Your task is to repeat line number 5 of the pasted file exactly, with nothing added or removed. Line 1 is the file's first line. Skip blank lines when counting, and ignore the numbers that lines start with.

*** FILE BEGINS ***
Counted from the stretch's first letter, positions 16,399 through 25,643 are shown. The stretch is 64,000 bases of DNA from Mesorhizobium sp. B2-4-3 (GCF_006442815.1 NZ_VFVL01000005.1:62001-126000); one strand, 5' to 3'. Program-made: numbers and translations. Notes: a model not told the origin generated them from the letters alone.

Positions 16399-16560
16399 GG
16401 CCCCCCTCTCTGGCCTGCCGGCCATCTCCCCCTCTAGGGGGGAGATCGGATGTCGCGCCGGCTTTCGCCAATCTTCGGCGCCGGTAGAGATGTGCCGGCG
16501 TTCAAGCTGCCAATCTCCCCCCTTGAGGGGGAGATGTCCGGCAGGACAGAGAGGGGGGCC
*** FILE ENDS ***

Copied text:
16501 TTCAAGCTGCCAATCTCCCCCCTTGAGGGGGAGATGTCCGGCAGGACAGAGAGGGGGGCC